THE DARK SIDE
When caring for others you learn a lot about yourself. You are sometimes forced to confront your dark side, the aspect of all of us that thinks terrible thought, like wishing it would all end and you could just walk away from all the problems. or you might find yourself wishing your loved one will just die and be done with it.
Sometimes we say things that we don’t mean when we’re tired, angry or feeling overwhelmed. These hurtful, mean words may just be frustration speaking.
When you find yourself dwelling on vicious or destructive thoughts, you meet your dark side and it is a frightening moment. You might wonder if you are going off the deep end? You wonder how you could think evil or unkind thoughts about someone you love? You can and you will.
You mull over your bleak thoughts and ask yourself the meaning of your pessimism and pain. It is you? Are you losing control? Maybe that’s it...you are losing control, control over your life, by adding another generation into your home. Someone has invaded your space, changed your lifestyle, taken away your freedom, and suddenly you have to rearrange your priorities and routines to accommodate them. Maybe all your plans for the future are either put on hold or cancelled. Control...maybe that’s the problem. Understanding the problem can make it so much easier to face.
But facing your dark side doesn’t take it away; you just learn to live with it. There were many times when I wished that my suffering would end. I was so tired and I couldn’t keep doing everything. I would get short with Mother and Wayne’s erratic behavior and it would bring me to tears. I wanted to scream or hit something or just run away and leave the mess for someone else.
I can certainly see why some people run away from home. They just can’t cope anymore and need to leave to be free from all the responsibility. I can also understand, to a small degree, how people can abuse someone they are caring for when stress is about to break them. Everyone feels close to breaking at sometime or another. But it is how we handle those difficult feelings that counts. Look for solutions. Talk it out, work it out, cook it out, write it out, but find your way to work through these dark feelings. You are not alone.
This is where a support group might help you. You could talk with people who are in the same situation that you are facing. There is nothing quite as nice as finding someone who will listen and understand what you are feeling, simply because they have had the same feeling sometime during their caregiving time. It is wonderful to know that you are not alone and that others have had the same dark thoughts that have been going through your mind. You are not crazy, even though sometimes you think you are.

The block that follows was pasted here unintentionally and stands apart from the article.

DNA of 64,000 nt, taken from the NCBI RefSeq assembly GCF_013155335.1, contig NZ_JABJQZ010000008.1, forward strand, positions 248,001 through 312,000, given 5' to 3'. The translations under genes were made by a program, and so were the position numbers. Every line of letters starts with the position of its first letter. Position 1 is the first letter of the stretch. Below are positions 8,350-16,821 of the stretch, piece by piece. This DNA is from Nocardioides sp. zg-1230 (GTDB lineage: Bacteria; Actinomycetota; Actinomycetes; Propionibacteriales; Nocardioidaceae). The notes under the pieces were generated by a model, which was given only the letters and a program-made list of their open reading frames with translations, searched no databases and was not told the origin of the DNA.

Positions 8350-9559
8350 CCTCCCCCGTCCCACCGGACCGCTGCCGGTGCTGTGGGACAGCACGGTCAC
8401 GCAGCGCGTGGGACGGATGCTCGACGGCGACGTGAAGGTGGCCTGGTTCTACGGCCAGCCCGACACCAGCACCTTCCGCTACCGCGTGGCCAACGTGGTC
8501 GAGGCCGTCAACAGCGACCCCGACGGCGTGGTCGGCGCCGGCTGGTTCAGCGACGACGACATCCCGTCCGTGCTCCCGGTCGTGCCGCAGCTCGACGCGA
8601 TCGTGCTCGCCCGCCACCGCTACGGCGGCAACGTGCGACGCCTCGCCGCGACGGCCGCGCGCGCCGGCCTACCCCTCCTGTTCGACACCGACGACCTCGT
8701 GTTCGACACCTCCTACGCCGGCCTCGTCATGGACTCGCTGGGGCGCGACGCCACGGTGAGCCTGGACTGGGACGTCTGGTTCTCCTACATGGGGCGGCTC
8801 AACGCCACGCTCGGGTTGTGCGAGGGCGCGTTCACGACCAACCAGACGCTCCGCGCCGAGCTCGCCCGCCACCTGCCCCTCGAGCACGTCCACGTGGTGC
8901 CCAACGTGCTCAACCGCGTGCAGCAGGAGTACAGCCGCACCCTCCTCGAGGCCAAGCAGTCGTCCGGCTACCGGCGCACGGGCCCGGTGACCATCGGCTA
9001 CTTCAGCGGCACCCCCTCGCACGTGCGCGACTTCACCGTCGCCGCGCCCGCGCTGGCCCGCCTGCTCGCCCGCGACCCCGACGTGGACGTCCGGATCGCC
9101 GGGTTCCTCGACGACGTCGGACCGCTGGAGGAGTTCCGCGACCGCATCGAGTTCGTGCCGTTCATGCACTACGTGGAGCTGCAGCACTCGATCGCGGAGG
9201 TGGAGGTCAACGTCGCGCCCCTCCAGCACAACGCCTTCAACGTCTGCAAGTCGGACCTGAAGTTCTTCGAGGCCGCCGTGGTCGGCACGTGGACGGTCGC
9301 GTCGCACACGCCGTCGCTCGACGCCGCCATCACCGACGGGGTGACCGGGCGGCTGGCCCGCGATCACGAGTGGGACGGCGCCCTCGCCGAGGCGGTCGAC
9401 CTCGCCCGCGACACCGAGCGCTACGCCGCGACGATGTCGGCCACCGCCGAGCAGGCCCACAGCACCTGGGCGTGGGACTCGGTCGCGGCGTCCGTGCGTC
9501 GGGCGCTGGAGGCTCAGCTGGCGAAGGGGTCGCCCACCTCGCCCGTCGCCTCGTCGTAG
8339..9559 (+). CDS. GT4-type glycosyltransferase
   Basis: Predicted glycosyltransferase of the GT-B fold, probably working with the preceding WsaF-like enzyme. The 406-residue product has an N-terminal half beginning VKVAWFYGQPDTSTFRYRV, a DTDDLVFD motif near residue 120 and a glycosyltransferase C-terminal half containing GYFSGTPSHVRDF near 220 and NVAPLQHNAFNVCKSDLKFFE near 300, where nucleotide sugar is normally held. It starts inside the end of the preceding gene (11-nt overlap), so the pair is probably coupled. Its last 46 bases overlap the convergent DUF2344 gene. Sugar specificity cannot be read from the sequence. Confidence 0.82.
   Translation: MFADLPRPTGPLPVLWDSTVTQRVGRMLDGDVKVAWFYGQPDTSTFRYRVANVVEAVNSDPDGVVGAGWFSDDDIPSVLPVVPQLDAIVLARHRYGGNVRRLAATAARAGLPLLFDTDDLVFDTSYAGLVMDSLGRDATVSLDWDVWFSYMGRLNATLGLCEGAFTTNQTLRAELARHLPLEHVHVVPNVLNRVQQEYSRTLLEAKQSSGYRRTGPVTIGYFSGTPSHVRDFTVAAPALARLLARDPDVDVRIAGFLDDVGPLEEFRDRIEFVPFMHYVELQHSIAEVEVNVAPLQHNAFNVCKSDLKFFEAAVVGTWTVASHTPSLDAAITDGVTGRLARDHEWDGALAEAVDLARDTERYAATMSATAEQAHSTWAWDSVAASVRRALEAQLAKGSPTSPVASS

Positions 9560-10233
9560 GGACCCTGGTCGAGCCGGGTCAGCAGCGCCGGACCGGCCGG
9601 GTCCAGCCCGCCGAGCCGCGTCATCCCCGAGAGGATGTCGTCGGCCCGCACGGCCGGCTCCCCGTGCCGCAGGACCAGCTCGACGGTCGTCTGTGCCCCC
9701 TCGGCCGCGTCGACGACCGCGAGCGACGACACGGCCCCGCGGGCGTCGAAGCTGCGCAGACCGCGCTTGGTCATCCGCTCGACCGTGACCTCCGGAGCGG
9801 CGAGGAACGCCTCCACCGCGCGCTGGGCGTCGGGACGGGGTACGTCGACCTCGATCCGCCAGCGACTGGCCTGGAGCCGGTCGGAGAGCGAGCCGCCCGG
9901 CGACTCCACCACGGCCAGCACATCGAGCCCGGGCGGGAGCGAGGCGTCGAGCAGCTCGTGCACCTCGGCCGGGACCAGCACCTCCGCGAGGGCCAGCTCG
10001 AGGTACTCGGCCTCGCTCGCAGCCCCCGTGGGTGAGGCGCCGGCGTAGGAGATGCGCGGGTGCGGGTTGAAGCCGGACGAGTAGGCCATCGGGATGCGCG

Learn to understand your dark side and it will be easier to deal with. It will also help to have a friend with whom to discuss your feeling. I would have gone crazy without my friend...my journal...I wrote it every night.
While I am on the subject of the dark side and how it can lead to abuse, I think it is worthwhile to define what elder abuse is. According to the Senior News Network, elder abuse is defined as the mistreatment of an elderly person by a caregiver or relative. Not only physical abuse, but mental abuse as well. Victims generally do not report it, or afraid of reprisals if they speak up. These reasons are largely why elder abuse is one of the most under-recognized and under-reported problems in the United States. At greatest risk are the frail and isolated elderly.
The National Aging Resource Center of Elder Abuse estimates the incidence of abuse in domestic settings at approximately two million cases per year, although it is difficult to determine the exact scope of this hidden problem. Only one out of fourteen incidents actually comes to the attention of authorities.